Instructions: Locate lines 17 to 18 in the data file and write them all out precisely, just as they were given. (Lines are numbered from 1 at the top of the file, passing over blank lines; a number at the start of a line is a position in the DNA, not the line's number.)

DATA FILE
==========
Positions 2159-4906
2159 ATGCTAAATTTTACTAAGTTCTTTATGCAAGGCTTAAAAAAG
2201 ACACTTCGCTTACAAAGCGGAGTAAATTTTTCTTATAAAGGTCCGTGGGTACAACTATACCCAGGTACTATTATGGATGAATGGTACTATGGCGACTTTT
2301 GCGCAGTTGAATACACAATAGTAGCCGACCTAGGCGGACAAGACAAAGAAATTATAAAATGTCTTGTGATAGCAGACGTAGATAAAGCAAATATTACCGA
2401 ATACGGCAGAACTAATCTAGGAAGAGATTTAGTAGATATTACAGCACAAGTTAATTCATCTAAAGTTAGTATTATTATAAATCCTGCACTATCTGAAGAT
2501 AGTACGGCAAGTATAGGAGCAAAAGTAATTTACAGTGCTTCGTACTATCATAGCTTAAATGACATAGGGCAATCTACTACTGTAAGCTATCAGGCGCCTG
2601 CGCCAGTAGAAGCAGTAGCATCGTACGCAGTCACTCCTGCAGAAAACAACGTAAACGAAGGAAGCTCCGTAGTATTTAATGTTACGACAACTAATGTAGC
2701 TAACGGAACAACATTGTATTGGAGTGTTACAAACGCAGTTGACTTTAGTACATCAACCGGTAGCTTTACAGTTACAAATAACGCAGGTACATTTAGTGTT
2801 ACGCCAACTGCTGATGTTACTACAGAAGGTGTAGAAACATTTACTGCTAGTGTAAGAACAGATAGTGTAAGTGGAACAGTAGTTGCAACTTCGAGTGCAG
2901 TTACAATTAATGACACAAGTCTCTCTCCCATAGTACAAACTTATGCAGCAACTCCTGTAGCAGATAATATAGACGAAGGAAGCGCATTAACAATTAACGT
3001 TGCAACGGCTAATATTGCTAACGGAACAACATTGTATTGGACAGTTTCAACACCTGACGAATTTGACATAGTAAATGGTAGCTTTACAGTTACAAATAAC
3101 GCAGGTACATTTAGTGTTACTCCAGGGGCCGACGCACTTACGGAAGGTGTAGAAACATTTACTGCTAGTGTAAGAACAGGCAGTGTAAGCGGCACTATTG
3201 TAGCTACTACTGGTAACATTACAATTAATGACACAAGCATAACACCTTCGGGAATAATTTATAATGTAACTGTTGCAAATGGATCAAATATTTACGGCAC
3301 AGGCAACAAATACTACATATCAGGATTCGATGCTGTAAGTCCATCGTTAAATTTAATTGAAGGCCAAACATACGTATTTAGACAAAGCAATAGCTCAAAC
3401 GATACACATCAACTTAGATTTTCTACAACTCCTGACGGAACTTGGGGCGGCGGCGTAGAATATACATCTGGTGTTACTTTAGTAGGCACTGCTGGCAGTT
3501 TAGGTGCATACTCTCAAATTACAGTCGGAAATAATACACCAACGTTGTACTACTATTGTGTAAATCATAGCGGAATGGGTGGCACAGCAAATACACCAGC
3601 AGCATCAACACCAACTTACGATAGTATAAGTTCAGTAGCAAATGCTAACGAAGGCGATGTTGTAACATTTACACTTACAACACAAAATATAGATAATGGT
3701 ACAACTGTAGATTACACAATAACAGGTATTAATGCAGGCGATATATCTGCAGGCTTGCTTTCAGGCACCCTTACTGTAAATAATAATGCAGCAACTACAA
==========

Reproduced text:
3601 AGCATCAACACCAACTTACGATAGTATAAGTTCAGTAGCAAATGCTAACGAAGGCGATGTTGTAACATTTACACTTACAACACAAAATATAGATAATGGT
3701 ACAACTGTAGATTACACAATAACAGGTATTAATGCAGGCGATATATCTGCAGGCTTGCTTTCAGGCACCCTTACTGTAAATAATAATGCAGCAACTACAA